Who is it for?
Radio astronomers and solar effects observers who wish to monitor and analyse data from local and/or remote instruments. It also has the ability to import images from observatory video cameras.
What is it for?
Starbase is intended for the collection, analysis and storage of data from multiple data sources, specifically (but not exclusively) for astronomical applications.
- Control a UKRAA VLF via a UKRAA controller.
- Output an accurate VLF frequency for tuning (depending on your soundcard).
- Control a sensitive Magnetometer via a UKRAA controller.
- Take NMEA input from a GPS receiver.
- Starbase will provide accurate NTP-synchronised clocks that give integral PC-independent clocks for UTC and sidereal time and can be NTP synchronised.
- It also has the ability to import images from observatory video cameras and websites of other observatories
The primary benefits of Starbase are that it is Open Sourced, Platform-independent, and will allow you to use instruments 24/7 without running a dedicated PC 24/7 with its associated running costs.
Starbase is a general-purpose, open source, Java software package that is platform-independent and will run under MS Windows, Linux, and MacOS. It is developed by the UK Radio Astronomy Association (UKRAA).
The current release of the software contains an Observatory, with facilities to collect data from local instruments and data-loggers or remotely over the Internet. Starbase software is not intended to replace the hardware of a realtime data logger. Planned future software plug-ins include a data repository and an analysis package. The Starbase Observatory communicates with instruments (for control and data collection) using a robust error detecting protocol, presenting their data in a consistent way and allowing storage and retrieval from the local file system. The instrument control structure is defined by editable XML files. This allows new instruments to be readily incorporated into the observatory. The Observatory communicates with instruments either via the serial port with RS-232 or RS-485, or via an Ethernet connection. Software instruments entirely resident on the host computer are also supported. Starbase is fully configurable and extendable by editing XML files that follow a strict structure (a 'schema'). Some customisation will be required for your particular needs; this is readily achieved by some simple editing of text files. The Observatory currently connects to external data loggers, a VLF receiver, magnetometer, SpectraCyber (local and networked), GOES server, FTP servers, NTP services, GPS receivers, a terminal emulator, and an Ethernet webcam.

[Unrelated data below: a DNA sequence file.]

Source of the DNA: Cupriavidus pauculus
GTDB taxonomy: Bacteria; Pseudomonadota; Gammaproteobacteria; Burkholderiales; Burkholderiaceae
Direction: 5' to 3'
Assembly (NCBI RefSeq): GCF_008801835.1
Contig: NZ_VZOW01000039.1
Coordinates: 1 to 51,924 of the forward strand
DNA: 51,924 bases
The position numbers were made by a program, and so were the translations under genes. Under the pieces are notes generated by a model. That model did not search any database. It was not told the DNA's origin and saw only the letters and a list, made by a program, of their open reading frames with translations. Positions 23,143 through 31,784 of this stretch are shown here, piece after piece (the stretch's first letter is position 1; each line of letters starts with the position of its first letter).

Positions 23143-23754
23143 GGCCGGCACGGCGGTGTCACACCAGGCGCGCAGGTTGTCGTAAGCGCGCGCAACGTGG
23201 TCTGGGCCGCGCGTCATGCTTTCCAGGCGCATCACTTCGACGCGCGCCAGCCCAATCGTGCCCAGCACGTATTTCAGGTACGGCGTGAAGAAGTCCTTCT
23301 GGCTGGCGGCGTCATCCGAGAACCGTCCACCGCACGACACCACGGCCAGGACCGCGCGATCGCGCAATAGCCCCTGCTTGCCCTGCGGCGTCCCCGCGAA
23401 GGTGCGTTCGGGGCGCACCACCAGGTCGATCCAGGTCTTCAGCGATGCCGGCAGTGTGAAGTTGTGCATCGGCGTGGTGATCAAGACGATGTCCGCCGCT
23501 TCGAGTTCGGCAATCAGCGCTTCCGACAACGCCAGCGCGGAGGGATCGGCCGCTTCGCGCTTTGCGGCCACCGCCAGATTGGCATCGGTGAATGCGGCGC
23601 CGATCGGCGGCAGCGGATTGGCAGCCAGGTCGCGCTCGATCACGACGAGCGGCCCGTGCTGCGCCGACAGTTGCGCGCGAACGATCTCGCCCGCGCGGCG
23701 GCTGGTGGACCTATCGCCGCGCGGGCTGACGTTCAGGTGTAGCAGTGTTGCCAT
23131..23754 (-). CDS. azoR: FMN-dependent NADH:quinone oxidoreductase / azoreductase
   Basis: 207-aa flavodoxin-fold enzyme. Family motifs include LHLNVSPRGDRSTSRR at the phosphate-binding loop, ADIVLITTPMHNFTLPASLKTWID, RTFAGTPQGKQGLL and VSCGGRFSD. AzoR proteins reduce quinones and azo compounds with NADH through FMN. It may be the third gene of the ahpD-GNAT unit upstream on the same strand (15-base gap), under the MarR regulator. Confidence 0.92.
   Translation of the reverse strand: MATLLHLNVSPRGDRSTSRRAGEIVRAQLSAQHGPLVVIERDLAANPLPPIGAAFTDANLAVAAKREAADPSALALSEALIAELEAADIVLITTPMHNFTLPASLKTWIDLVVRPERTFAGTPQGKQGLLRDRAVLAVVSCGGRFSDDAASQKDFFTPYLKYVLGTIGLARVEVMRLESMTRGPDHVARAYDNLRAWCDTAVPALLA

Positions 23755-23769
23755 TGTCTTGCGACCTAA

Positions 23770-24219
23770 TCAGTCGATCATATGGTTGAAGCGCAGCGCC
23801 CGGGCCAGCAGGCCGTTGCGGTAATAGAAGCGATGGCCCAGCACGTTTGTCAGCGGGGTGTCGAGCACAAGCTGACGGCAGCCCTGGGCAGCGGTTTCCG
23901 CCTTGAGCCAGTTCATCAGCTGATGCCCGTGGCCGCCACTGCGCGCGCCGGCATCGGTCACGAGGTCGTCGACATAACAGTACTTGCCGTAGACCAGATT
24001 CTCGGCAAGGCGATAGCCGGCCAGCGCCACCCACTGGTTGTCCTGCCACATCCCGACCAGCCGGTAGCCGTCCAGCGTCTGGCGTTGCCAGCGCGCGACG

It can import and export data in comma-separated value (CSV), tab- separated value (TSV), most combinations of XML, RadioSky Pipe (RSP), GOES data, RSS feeds and even Twitter. Images in JPG and PNG are supported. There is a built-in webserver, a user-configurable astronomical ephemeris, and a simple time proxy for accurate timing.
The software is designed to adhere to all applicable international standards wherever possible. It uses the ISO standard for dates and times, rather than confusing culturally-specific formats, and the Système International d'Unités (SI, or Metric) system for all dimensional units.
Starbase supports the popular SpectraCyber spectrometer from Radio Astronomy Supplies, and therefore allows use of this instrument from any type of operating system. See www.jupiterspacestation.org/spectrometer/software.html
Dr Laurence Newell has made a short introduction to radio astronomy and Starbase shown below.
The following article was first published in 'The Society of Amateur Radio Astronomers' journal October ~ November 2011 and reproduced here with kind permission.
This paper is an overview of a general-purpose Java software package called Starbase, which was written by myself, and further developed and distributed by the UK Radio Astronomy Association (UKRAA)  on behalf of the Radio Astronomy Group (RAG)  of the British Astronomical Association (BAA) . It is intended for the collection, analysis and storage of data from multiple data sources, specifically (but not exclusively) for astronomical applications. As with most technical papers, I use a lot of abbreviations and acronyms. To help the reader, I have provided a Glossary at the end.